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Gun rights, safety advocates battle over background check bill

Del. Vanessa Atterbeary. (File Photo)

Del. Vanessa Atterbeary. (File Photo)

ANNAPOLIS — Legislation to require background checks on purchasers of rifles and shotguns through private sales in Maryland drew strong opposition Wednesday from gun rights advocates who assailed the plan as invasive and an intrusion on the constitutional right of law-abiding citizens to keep and bear arms.

But gun safety advocates countered that truly law-abiding citizens should have nothing to fear from background checks designed to ensure that dangerous individuals do not gain access to the deadly weapons.

The opposing sides presented their arguments before the House Judiciary Committee as it considers again a gun control measure that died when time ran out on the 2019 General Assembly session in April. Members of the House panel and the Senate Judicial Proceedings Committee blamed the other side for failing to act on the legislation in the waning moments of last session.

Del. Vanessa E. Atterbeary, the measure’s chief sponsor, called House Bill 4 necessary to “close the loophole” that permits rifles and shotguns to be sold in Maryland without a background check even though they are “every bit as deadly as handguns,” which cannot be sold without such a check.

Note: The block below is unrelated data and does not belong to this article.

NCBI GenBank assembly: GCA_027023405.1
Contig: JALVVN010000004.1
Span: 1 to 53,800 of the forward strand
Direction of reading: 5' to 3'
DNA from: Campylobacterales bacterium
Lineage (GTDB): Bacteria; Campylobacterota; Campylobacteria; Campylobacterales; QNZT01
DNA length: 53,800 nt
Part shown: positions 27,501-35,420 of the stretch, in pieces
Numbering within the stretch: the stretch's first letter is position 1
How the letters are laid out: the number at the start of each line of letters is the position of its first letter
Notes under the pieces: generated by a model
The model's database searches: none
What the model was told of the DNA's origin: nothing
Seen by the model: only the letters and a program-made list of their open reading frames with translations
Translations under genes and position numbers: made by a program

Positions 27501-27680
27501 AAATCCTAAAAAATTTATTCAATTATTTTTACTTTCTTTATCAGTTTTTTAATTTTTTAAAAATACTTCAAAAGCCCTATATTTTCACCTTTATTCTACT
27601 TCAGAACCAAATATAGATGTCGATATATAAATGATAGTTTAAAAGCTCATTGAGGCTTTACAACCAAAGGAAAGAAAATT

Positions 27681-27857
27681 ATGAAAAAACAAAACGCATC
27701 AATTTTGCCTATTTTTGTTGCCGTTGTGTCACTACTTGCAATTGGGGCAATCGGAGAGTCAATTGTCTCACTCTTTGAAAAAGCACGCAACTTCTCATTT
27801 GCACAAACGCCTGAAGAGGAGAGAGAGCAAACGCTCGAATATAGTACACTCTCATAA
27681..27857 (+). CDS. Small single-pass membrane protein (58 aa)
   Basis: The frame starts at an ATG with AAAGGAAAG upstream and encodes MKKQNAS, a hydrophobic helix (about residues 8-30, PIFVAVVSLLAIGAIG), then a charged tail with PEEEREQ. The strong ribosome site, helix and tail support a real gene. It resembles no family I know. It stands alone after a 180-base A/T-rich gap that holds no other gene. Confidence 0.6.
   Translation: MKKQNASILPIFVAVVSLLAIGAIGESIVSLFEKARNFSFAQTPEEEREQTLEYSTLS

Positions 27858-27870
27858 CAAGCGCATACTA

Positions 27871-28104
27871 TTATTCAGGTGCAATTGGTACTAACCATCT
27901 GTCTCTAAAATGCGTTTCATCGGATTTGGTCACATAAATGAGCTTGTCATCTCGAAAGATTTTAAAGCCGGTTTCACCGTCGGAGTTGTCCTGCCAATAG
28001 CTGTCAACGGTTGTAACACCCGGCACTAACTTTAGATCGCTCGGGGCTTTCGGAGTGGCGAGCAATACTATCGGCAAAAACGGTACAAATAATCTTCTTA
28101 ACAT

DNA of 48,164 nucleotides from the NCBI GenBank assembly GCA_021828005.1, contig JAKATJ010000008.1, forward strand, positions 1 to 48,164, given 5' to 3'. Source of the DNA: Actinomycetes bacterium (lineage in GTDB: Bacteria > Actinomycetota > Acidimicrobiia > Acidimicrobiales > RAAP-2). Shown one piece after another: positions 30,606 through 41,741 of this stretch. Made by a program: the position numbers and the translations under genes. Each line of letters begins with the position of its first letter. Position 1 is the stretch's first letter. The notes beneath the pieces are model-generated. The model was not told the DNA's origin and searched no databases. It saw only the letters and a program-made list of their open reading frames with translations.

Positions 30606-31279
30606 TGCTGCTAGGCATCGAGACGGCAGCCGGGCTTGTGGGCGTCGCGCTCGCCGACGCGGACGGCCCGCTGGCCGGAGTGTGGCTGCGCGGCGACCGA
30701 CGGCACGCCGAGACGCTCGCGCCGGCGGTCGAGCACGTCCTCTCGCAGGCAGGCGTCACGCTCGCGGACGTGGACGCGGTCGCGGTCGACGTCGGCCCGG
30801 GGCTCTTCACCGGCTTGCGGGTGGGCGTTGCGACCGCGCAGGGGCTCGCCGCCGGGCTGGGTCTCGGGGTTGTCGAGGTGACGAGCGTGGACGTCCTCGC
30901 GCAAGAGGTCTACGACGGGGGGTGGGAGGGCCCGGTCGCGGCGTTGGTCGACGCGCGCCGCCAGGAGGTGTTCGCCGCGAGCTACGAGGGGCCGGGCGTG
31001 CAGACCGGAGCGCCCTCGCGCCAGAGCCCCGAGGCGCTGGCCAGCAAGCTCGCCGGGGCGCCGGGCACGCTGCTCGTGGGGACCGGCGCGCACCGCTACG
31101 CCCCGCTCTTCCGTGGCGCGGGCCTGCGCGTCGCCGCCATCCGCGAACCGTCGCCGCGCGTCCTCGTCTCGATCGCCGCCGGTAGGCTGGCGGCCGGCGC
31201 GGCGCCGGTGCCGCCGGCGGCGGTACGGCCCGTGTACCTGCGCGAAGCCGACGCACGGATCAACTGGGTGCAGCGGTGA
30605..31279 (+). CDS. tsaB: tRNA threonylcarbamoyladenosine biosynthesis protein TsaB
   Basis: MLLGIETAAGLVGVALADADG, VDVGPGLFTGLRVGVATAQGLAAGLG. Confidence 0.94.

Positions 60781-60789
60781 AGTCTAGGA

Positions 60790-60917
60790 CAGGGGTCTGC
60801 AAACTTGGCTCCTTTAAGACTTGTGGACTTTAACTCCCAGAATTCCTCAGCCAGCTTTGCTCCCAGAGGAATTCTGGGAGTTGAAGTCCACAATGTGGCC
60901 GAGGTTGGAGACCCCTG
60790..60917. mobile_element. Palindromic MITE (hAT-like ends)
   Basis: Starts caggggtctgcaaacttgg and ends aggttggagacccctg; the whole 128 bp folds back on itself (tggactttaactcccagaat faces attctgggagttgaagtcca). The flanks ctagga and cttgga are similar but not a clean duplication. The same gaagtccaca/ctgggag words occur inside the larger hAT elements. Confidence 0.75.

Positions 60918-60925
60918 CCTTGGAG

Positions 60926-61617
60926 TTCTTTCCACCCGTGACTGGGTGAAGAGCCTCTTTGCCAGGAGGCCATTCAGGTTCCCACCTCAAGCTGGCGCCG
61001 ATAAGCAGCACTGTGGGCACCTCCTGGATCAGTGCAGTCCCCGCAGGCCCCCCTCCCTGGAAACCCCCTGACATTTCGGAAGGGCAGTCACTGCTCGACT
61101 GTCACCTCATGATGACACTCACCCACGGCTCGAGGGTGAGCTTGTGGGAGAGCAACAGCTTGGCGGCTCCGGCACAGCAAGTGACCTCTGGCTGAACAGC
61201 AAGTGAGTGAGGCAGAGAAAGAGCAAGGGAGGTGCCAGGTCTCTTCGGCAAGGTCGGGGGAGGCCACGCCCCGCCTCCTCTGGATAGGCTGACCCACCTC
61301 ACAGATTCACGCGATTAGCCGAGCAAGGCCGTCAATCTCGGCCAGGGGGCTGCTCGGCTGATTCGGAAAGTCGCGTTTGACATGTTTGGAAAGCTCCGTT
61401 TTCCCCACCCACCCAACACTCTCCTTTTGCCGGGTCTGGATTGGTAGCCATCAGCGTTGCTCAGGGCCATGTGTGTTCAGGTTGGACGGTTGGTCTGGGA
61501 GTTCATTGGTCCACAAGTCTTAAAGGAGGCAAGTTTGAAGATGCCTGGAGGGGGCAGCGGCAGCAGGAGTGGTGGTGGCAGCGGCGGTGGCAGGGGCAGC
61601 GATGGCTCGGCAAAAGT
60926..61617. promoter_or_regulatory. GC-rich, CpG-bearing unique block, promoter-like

But Dave Weber, the National Rifle Association’s Maryland director, said background checks would do little to prevent murders committed with rifles and shotguns as killers generally do not acquire deadly weapons through lawful means and procedures.

“Criminals do not follow the law,” Weber told the Judiciary Committee. “All you’re doing is infringing on the rights of law-abiding citizens.”

Mark Pennak, president of Maryland Shall Issue, said the calls for background checks are inspired mainly by urban violence and show a disregard for Maryland’s long history of animal hunting far from cities, where sales of long guns between neighbors are routine.

“You are going to criminalize a lot of innocent transfers … that are part of daily life in rural America,” Pennak said, noting that the transfer of a long gun without a background check would be punishable by up to five years in prison and a $10,000 fine. “This is criminalization of innocent conduct.”

But Atterbeary, the Judiciary Committee’s vice chair, rejected Pennak’s concern about encroaching on the rights of law-abiding citizens.

“I would think that law-abiding citizens … would have no problem going through a background check,” said Atterbeary, D-Howard.

Speaking in favor of the bill, Howard County State’s Attorney Richard H. Gibson Jr. said background checks do not end gun violence but they do help to reduce it.

“There’s no panacea,” he told the committee. “It (the checks) will impact the problem and that’s a good place to start.”

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